Aug. 20, 2019

Episode 034 - Case Study: Key Factors that Drive Human-Wildlife Conflict

Episode 034 - Case Study: Key Factors that Drive Human-Wildlife Conflict

One of the reasons I launched the Projects for Wildlife podcast was specifically to discuss human-wildlife conflict, what it is, why it exists, and how we can coexist with wildlife. And most importantly how do we set up projects that will create...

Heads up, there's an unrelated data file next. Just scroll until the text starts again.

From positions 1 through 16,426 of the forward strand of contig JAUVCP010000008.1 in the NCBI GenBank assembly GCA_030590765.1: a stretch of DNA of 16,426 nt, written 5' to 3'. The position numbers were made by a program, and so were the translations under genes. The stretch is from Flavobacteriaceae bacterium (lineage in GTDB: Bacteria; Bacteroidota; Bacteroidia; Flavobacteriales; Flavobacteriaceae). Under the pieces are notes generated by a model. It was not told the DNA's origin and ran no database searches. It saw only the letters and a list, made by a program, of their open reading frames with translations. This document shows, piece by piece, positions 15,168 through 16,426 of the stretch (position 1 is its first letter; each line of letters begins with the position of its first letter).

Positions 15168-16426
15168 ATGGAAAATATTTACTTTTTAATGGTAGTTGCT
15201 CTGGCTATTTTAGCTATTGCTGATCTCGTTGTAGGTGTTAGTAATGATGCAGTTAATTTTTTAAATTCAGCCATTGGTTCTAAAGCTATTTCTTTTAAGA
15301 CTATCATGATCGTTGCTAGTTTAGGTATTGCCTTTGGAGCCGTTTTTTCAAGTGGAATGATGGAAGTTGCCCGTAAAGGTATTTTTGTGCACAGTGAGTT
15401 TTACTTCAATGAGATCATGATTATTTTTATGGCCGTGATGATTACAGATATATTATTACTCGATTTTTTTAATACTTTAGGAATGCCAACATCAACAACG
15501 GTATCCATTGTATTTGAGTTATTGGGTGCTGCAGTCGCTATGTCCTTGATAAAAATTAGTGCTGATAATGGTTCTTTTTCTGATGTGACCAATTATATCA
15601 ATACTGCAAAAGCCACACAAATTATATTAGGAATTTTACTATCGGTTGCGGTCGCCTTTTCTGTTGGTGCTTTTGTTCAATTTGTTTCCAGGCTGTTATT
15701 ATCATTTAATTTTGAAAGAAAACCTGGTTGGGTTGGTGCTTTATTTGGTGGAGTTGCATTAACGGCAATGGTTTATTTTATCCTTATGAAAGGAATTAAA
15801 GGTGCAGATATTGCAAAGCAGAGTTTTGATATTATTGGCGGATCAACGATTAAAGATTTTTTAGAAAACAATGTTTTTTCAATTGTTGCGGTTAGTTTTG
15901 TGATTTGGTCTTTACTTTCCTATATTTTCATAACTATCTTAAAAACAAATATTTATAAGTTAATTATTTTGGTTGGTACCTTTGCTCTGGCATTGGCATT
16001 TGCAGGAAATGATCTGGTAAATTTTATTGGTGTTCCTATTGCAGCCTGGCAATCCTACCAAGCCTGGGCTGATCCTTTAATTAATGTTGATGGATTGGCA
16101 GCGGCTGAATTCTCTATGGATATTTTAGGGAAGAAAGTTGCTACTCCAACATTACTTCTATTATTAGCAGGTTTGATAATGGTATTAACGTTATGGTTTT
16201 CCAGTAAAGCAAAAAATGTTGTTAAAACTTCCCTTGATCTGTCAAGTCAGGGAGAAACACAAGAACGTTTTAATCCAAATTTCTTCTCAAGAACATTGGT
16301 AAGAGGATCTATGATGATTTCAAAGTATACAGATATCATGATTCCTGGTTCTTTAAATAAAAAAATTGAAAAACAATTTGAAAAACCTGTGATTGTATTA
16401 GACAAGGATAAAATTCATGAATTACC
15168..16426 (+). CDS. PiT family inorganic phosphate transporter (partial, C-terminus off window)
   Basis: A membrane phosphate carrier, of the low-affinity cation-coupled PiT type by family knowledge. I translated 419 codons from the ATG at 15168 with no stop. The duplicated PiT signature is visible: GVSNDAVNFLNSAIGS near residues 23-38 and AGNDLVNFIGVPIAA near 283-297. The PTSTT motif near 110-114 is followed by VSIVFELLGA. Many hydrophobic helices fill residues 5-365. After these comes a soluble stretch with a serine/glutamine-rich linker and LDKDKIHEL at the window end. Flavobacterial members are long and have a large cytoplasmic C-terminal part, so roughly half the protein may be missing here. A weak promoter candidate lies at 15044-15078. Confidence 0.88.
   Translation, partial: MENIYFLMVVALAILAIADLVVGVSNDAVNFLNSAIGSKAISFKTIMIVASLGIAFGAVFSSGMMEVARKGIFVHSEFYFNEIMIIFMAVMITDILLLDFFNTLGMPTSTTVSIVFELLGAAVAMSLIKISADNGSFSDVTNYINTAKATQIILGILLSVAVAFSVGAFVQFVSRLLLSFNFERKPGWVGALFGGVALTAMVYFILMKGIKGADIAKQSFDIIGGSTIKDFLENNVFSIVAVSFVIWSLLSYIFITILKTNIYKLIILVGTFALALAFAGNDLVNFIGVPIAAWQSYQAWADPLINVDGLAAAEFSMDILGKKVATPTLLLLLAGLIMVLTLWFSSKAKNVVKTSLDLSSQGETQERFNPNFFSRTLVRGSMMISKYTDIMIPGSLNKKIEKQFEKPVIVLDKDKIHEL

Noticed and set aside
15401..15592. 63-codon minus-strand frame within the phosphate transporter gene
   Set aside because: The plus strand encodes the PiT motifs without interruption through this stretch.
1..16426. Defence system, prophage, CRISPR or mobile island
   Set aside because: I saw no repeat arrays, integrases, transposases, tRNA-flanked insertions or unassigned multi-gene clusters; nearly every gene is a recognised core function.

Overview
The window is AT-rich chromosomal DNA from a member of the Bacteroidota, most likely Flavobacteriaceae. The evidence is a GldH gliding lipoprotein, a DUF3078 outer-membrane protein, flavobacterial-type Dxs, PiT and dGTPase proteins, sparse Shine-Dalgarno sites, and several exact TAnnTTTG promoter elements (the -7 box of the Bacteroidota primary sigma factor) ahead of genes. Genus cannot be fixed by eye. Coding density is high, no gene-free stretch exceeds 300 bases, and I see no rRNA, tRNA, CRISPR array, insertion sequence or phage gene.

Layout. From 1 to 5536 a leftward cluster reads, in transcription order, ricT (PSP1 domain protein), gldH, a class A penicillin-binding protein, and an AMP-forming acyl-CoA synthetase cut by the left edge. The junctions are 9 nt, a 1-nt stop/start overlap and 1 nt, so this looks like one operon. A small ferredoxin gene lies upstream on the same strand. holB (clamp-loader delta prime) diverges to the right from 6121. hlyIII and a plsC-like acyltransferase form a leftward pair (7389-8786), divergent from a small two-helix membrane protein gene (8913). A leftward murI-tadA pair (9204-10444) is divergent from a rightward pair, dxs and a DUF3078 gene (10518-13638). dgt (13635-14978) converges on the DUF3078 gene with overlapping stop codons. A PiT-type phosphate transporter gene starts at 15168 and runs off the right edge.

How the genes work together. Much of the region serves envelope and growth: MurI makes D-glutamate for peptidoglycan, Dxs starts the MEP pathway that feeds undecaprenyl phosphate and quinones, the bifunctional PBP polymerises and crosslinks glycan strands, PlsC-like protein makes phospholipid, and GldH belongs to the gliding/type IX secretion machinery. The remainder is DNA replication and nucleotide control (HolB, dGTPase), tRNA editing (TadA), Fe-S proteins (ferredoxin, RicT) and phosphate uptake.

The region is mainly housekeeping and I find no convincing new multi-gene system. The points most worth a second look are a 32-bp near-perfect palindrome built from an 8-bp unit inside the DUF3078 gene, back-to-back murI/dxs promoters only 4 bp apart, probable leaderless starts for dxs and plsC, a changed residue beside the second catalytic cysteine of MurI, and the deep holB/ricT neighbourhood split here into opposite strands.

One of the reasons I launched the Projects for Wildlife podcast was specifically to discuss human-wildlife conflict, what it is, why it exists, and how we can coexist with wildlife. And most importantly how do we set up projects that will create benefits for humans and wildlife. With climate change, loss of habitat, the expanding human population there will be more biodiversity conflicts and challenges - this means more human-wildlife conflict. This prediction has been shared among the scientific community world wide - and it is up to us to decide how to use the best available science to reduce conflict and develop strategies to achieve conservation goals and sustainable living among human populations. There is both a wildlife conservation view point and a human sustainability issue that is at the core of most human-wildlife conflict. If we are to protect wildlife we have to address the human issues. In most countries the first wildlife management strategy used by the government is to kill an animal or population. Even in first world countries like the U.S. - the Wildlife Services Department kills wildlife instead of find non-lethal solutions. In the U.S. there is a change in beliefs on how wildlife are managed. With questions like “how should managers handle human-wildlife conflict, endangered species restoration, and predator control?” In this episode I talk about two different studies about attitudes of conservation and key factors that drive human-wildlife conflict.